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February 1912

A SIMPLE INSTRUMENT FOR DETERMINING THE COAGULATION-TIME OF THE BLOOD

Author Affiliations

KANSAS CITY, MO.

From the Hunterian Laboratory of Experimental Pathology, Johns Hopkins University, Baltimore, Md., and the Clinic von Noorden, Vienna, Austria.

Arch Intern Med (Chic). 1912;IX(2):258-261. doi:10.1001/archinte.1912.00060140132010
Abstract

The accuracy of most methods for determining the coagulation-time of the blood depends on three main factors.

  1. The sharpness with which the end-point appears.

  2. Constancy between the volume of blood used for the test and its area of exposure to foreign surface.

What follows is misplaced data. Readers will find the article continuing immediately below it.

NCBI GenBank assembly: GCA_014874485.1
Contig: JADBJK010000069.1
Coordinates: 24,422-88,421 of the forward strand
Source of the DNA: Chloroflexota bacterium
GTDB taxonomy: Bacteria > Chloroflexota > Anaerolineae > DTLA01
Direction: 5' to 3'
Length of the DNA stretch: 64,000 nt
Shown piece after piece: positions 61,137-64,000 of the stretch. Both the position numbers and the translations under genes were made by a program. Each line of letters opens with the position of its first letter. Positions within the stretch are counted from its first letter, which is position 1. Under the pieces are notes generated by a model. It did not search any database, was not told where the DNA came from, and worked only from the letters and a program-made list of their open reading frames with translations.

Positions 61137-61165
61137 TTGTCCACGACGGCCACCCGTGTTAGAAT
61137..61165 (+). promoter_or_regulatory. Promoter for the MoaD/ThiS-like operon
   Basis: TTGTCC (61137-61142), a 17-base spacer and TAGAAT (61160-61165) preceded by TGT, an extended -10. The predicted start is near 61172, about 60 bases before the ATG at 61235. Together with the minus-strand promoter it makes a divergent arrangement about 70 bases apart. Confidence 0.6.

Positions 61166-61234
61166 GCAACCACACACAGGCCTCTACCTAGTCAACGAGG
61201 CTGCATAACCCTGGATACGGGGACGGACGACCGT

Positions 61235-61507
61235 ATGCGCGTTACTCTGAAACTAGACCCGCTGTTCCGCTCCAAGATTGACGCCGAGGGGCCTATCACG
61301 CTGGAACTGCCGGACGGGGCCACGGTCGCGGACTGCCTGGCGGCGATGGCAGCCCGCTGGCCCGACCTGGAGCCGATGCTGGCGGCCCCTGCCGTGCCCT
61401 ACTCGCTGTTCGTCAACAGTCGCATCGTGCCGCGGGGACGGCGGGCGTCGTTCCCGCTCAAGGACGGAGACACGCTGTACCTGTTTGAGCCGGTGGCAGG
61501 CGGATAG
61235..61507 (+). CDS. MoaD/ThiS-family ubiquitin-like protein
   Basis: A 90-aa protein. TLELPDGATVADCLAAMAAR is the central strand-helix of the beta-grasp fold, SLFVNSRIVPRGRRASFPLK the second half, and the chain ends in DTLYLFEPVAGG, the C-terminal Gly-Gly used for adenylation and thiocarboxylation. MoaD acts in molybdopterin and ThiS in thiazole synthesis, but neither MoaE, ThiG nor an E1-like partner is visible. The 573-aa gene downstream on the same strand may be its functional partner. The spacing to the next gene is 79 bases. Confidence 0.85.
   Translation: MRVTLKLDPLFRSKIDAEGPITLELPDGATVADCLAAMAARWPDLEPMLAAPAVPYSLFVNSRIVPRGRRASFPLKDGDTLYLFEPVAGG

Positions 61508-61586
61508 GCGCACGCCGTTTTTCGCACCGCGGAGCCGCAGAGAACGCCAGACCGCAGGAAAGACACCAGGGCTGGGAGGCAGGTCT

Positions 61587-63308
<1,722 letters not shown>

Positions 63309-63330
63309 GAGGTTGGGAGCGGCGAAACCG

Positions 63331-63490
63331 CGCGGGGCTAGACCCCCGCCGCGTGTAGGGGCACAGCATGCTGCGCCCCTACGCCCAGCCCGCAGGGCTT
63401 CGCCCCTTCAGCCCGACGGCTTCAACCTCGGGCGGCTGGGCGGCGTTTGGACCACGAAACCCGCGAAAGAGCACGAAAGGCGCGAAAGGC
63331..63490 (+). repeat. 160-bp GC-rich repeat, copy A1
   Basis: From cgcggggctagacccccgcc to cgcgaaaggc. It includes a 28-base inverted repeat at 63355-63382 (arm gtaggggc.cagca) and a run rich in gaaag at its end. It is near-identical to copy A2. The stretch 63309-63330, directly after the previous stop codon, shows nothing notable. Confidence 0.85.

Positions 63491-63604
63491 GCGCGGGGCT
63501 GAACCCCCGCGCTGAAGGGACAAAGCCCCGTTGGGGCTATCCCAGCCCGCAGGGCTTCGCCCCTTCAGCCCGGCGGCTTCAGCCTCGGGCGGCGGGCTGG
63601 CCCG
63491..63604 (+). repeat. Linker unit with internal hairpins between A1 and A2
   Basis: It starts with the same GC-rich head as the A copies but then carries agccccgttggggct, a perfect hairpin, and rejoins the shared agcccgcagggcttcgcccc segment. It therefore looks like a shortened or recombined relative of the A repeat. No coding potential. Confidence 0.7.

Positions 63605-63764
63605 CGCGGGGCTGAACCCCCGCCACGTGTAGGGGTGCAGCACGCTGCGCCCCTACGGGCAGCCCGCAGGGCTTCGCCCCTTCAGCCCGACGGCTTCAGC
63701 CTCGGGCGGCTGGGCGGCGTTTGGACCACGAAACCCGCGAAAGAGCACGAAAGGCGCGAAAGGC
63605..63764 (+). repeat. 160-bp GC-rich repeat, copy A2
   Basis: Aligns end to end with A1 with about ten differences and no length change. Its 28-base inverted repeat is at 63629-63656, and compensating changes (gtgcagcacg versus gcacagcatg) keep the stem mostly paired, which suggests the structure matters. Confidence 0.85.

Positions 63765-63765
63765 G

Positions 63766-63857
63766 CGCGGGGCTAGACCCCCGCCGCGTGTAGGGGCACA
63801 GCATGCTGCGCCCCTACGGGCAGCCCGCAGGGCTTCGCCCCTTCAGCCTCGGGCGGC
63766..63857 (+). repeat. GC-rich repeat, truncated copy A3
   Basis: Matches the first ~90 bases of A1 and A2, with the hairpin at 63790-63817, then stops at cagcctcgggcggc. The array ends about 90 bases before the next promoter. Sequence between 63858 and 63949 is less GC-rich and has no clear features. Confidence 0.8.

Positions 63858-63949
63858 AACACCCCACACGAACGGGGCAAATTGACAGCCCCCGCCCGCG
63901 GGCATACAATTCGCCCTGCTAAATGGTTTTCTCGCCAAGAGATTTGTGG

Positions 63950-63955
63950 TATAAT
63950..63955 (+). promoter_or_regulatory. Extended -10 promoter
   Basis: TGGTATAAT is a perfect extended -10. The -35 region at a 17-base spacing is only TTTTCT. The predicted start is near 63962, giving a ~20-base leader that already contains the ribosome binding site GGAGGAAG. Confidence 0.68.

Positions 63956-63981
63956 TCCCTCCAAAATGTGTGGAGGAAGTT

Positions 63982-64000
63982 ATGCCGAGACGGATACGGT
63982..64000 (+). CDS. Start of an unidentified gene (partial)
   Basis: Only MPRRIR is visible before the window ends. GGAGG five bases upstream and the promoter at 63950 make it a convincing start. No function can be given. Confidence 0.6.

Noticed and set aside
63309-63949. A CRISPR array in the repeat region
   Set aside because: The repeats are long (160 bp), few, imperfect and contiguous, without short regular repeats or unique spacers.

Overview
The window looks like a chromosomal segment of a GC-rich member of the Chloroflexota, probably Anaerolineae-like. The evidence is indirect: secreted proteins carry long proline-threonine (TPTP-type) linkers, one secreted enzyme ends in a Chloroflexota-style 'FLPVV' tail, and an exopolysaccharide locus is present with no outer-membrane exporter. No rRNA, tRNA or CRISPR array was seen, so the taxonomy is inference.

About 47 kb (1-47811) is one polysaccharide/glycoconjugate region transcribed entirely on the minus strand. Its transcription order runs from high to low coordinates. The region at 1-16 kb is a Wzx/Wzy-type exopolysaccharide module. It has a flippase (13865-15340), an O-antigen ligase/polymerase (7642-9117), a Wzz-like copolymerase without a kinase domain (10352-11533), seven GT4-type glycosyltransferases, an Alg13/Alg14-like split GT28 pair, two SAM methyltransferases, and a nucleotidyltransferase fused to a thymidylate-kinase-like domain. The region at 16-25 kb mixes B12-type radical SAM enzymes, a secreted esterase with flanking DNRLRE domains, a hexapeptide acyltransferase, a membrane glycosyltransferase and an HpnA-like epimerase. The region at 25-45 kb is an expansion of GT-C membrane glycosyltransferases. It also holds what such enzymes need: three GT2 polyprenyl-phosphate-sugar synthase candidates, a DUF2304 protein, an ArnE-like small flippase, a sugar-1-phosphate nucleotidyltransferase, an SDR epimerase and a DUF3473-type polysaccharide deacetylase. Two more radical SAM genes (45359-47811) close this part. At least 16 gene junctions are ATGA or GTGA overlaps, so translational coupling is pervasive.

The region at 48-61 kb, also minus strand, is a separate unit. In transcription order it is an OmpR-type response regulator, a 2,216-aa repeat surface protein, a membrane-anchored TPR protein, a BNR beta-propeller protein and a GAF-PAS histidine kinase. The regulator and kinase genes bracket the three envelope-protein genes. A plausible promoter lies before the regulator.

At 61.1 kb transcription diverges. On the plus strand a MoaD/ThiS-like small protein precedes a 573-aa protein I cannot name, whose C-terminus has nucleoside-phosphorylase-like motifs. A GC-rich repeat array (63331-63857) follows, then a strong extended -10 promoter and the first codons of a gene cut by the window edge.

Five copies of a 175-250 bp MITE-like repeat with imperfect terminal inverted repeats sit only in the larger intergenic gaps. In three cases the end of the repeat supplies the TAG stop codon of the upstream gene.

3. Constancy of temperature.

These three factors have been considered in the following modification of Milian's ingenious method1 and, it is believed, make it as accurate as any method at present in use.

The instrument consists of a slide on which are mounted with balsam two glass disks 5 mm. in diameter.

METHOD2  Anoint the surface from which the blood is to be obtained with a thin layer of petrolatum. (This prevents contact of the blood with the skin and avoids thereby a slight source of error.) Prick the skin through through the petrolatum, obtaining, if possible, a free flow of blood. Wipe away

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